If Maryland is looking to legalize real-money online casino play in the near future, a new study suggests that the state should also take steps to increase resources for people with compulsive gambling issues. The research indicates that the existing resources may not be sufficient to meet the demand.

The data indicates that Marylanders may not be aware of the resources available to them, or how to access them. Even if more money was allocated to these resources, it would not solve the issue of people dealing with gaming-related behavioral issues.

The Maryland General Assembly’s Office of Program Evaluation and Government Accountability recently conducted an Evaluation of the Center of Excellence on Problem Gambling to assess the strengths of Maryland’s resources for addressing issues of problem gambling.

The study found that “awareness of opportunities to get help” has increased over time, which is a positive statement. Additionally, the study states that Maryland spends more on problem gambling compared to most other states in the United States.

The authors of the study also state that Maryland has not used the majority of the Problem Gambling Fund’s budget for the provision of free treatment services. Nevertheless, there are certain limitations that must be taken into consideration with these positive remarks.

Research has revealed that Maryland still has some work to do when it comes to providing treatment for individuals with compulsive gambling issues. Although Maryland has not fully utilized its budget for these services, it is likely that many people with such issues are not receiving the help they need. This may be due to them seeking treatment from sources that are not connected to the state.

The data in this study indicates a rise in people in Maryland seeking information about treatment, which is difficult to explain. Specifically, there was a 51% increase in use of Maryland’s problem gambling helpline from 2020 to 2022.

In the same time frame, the number of Marylanders receiving free treatment services decreased by 11%. The data suggests that the state could benefit from expanding its gambling regulations in the future.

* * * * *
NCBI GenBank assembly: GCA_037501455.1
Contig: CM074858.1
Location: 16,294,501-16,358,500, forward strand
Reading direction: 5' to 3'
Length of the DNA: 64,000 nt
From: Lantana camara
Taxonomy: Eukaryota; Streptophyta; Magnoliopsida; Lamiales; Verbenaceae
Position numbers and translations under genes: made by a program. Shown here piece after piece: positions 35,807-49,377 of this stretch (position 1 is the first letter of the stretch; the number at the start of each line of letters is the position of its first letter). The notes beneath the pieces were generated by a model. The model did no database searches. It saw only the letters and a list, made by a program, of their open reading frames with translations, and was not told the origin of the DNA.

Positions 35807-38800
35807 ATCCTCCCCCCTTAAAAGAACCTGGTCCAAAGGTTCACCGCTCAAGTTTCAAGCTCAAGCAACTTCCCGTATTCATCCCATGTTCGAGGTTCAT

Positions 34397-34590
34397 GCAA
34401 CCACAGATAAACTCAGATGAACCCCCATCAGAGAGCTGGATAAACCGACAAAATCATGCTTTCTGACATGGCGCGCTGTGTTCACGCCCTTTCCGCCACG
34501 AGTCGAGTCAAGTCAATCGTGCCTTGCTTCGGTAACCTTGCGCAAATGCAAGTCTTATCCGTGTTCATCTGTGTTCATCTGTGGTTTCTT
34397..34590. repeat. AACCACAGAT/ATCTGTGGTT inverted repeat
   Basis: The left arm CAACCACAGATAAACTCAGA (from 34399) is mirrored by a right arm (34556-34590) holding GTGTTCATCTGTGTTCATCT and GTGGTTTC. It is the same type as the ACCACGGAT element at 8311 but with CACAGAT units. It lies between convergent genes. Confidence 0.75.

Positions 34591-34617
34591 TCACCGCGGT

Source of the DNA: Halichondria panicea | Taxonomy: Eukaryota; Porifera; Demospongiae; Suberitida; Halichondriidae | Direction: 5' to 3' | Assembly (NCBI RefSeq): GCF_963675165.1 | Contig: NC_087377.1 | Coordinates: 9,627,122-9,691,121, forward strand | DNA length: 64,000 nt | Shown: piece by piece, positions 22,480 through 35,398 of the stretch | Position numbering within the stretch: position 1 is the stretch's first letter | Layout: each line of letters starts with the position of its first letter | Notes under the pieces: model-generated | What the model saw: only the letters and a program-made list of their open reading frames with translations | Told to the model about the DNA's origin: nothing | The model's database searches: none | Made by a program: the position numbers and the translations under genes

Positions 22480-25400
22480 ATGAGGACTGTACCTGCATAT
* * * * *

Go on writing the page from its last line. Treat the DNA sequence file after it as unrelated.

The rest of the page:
The Maryland Lottery and Gaming Commission announced in June that they would conduct a study to evaluate the potential consequences of legalizing online casino play in the state. This was prompted by the introduction of a bill earlier in the year that proposed legalizing online casino play.

This study suggests that, in addition to expanding access to treatment, Maryland may need to take further action to ensure that all Marylanders can access treatment. One possible obstacle that might prevent some individuals from receiving care could be distance and transportation costs.

The authors of the study note that treatment providers are mostly located in the most populous regions. Although this could be seen as a good thing, they continue to explain that four counties in the Eastern Shore region have no providers at all.

In areas of the state with the most treatment providers, there is still a large gap between the number of providers and the population. Southern Maryland has the worst ratio, with one provider for every 72,944 citizens, while the Eastern Shore has the best ratio, with one provider for every 35,309 people.

If the study suggests that almost 9% of adults in the state could benefit from problem gambling treatment, then that means each provider could potentially have a large number of people in their care – potentially hundreds or even thousands. Naturally, most of those people will not need such treatment.

The research does not only recognize a problem; it also provides ideas on how to fix it.

The authors of this study suggest that the reimbursement provided by the state to providers who participate in Maryland’s No-Cost Network for problem gambling treatment services may be a factor in the lack of resources for these services. They propose that action be taken to improve the availability of these resources.

Staff report that the primary challenge to increasing the number of providers is that many are unwilling to accept Maryland Medicaid reimbursement rates for treatment services or to go through the state’s ASO (Administrative Services Organization) to process treatment reimbursement claims.

The authors propose that the Behavioral Health Administration in Maryland should supply the Center with a list of behavioral health providers who accept Medicaid on a regular basis, in order to address any worries or anxieties.

The study recommends diversifying the revenue sources into the Problem Gambling Fund in order to attract more treatment providers and raise awareness of the resources among those who require them. If these recommendations are implemented, the next study may show improved outcomes for those who suffer from compulsive gambling issues.

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